By Zack Huffman
After months of dormancy, the practice football field is back in use at Mt. Zion high school. With spring practice underway, the latest incarnation of the Bulldogs are eager to get back into the hunt. As the players get to work running through drill after drill, there is no great sense of legacy in their behavior. There is no air of entitlement. Sure, some player may know all about the 1999 state-runner up team, or the region championships won by the Bulldogs of 1999 and 1997, but most of the players are more concerned with building upon last year's 8-5 record.
The surprise story of last year's football season was how Mt. Zion, which was never able to win more than two games in a row all season, battled to an Elite Eight showdown at Marist and came within two points of defeating the War Eagles who have not lost a playoff game at home since 1994.
As his team simply worries about repeating, new head coach Jamie Aull will handle the legacy building.
Tuesday afternoon, Aull stands to the side as Edwin Turnipseed speaks to the team. As Mt. Zion's very first quarterback, Turnipseed is big part of the legacy that Aull hopes to recapture for the Bulldogs.
Turnipseed discusses the importance of doing the little thing right, while also pressing a sense of history to the Bulldogs by showing off Aull's pair of region championship rings.
Despite being a first year head coach, Aull is definitely a familiar face at Mt. Zion High School.
The 6-foot-1 former lineman, began his football career in 1996 as a freshman at Mt. Zion. By the time he was a sophomore, he was starting at right tackle where he remained until his senior year in 1999 when he took part in the state championship game against Oconee County.
"We had some great seasons when I was here. It was some of the best times of my life," said Aull. "This is my home."
While it is easy to draw parallels between last season's squad and the one from 1999, with just seven starting positions lost to graduation, Aull believes the Bulldogs of 2008 much closer resemble the one he played with his junior year.
"We had a lot of juniors on that team. We just stepped up and took charge of the younger guys," he said. "I'm hoping that all of our rising seniors are going to step up and lead like on my team."
Perhaps the biggest hit the Bulldogs will take from graduation is the loss of receiver Drexel Copeland.
"Our goals are to replace Copeland," said Aull concerning his plans for spring practice. "He probably accounted for 95% of our yards through the air."
In order to maintain Mt. Zion's passing game, Aull is considering enlisting as many as five receivers to fill Copeland's role.
Michael Faison, who played center was the only other senior on the offense last season.
On the defensive side of the ball, Aull will have to replace five starters.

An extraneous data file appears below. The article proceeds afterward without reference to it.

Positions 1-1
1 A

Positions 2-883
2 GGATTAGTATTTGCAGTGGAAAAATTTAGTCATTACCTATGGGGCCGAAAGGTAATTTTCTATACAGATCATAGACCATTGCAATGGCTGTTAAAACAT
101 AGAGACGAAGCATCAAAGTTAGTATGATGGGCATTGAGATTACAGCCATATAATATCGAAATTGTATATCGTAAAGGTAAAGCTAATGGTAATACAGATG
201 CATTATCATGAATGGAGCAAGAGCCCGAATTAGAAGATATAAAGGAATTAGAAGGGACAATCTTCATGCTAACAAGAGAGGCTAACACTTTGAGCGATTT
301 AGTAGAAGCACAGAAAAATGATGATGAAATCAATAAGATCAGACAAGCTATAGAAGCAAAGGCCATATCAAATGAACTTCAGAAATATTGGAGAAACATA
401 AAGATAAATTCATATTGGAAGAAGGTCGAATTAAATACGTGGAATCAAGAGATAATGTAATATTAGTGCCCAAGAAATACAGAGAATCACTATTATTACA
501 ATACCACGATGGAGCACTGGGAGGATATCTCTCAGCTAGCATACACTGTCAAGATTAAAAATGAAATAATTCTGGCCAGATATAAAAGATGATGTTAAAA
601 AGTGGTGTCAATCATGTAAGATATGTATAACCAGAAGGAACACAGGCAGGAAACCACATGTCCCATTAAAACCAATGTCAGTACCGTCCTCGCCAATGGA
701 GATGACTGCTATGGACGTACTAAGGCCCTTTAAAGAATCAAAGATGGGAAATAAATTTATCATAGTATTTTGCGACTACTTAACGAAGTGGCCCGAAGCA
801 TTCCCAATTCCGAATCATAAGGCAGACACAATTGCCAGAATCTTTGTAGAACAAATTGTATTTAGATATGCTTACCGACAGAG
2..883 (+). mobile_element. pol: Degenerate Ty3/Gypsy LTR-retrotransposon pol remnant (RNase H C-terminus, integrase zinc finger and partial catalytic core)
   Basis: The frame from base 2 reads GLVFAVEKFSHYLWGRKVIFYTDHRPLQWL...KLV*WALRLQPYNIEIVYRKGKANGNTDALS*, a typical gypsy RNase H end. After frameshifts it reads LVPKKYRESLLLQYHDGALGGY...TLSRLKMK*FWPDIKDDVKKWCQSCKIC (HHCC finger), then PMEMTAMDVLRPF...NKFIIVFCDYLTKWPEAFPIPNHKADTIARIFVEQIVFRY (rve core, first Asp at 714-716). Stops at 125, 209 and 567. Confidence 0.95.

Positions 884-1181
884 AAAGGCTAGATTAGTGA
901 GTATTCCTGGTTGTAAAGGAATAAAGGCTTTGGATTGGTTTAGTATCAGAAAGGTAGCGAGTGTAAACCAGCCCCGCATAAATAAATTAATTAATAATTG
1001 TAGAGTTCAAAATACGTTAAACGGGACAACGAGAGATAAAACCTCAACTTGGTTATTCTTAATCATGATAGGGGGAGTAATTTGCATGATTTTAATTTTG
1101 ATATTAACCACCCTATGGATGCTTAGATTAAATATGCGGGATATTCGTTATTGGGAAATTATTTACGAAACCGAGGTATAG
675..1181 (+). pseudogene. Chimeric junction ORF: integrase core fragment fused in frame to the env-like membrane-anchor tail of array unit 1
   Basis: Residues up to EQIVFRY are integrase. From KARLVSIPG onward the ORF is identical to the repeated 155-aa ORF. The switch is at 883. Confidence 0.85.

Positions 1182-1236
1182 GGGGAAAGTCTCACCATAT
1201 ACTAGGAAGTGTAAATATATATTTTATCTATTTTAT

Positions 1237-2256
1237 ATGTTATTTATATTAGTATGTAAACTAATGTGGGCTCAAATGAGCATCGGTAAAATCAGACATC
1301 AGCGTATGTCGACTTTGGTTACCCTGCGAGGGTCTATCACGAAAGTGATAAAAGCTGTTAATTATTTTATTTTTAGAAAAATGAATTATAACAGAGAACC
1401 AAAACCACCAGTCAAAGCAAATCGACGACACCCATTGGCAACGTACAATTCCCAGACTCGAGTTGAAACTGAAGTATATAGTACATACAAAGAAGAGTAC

The absence of Rummel Victor, Greg Young, Rahsee Sawyer, Jarrail Harris and Diano Anderson mean Mt. Zion has a sizable hole to fill among the linebacker and defensive back positions.
"Our goal defensively is to find some big hitters at Linebacker," said Aull. "We definitely need to be tougher against the run. That kind of bit us in a couple of games."
Aull's fondest memory from his high school football days is easily the game against Marist in the 1999 state semi-finals, which took place in the Georgia Dome.
The game was tied up and the Bulldogs had possession. With 29 yards to go, Mt. Zion went for the field goal, giving kicker Phil Tullar the chance he needed to win the game for Mt. Zion 10-7.
"As soon as I heard his foot hit it, I knew it was good," said Aull, who distinctly remembers the "thunk" of Tullar's foot as it impact with the ball. "Everyone piled onto coach Jackie Green and the celebration was on from there."
Green, who coached Mt. Zion from it's inaugural season in 1990 to 2004, established the Bulldogs as a competitive football program, remembers that Aull was the sort of player who always knew how to make the coaches laugh.
"It was always a dry sense of humor," Green said. "The kids didn't always get it but, the coaches would. He was a great young man to coach. You've got to have a sense of humor."
One the things that made Green laugh the most, was not so much something Aull said, but what he did.
Green first met Aull when he was rising ninth grader in spring practice.
"He was a pretty good-sized young man, but he broke a bone in his leg on a trampoline," he said. "We didn't see him for three months and with his broken leg, he became a big young man. He probably gained 30-40 pouds over the course of one summer."
Turnipseed, who also served as an assistant coach on the 1999 team, remembers Aull as dedicated team player who also knew how to keep his fellow players focused.
"We had to go up to Dacula. And All week we heard how good they were. they had Kenny Iron, who is now in the NFL. I remember going into the locker room before the game and everybody was intense and quiet," said Turnipseed. "Jamie just stood up and said 'hey they haven't seen what they're about to see." before we looked up we were up 45-14. He would be the one to break the tension but he lever lost the intensity and focus."
According to Green, as a player one of Aull's greatest assets was have a mind for football.
"I think he's going to do well. Not only was a good student in the classroom, he was a good student on the field," said Green. "That fact that he was a smart player leads me to believe that he'll be a good coach. I definitely want to see his first game this fall."
Mt. Zion's first official game of the season will take place Aug. 28 at Twelve Oaks Stadium when the Bulldogs meet the Lovejoy Wildcats.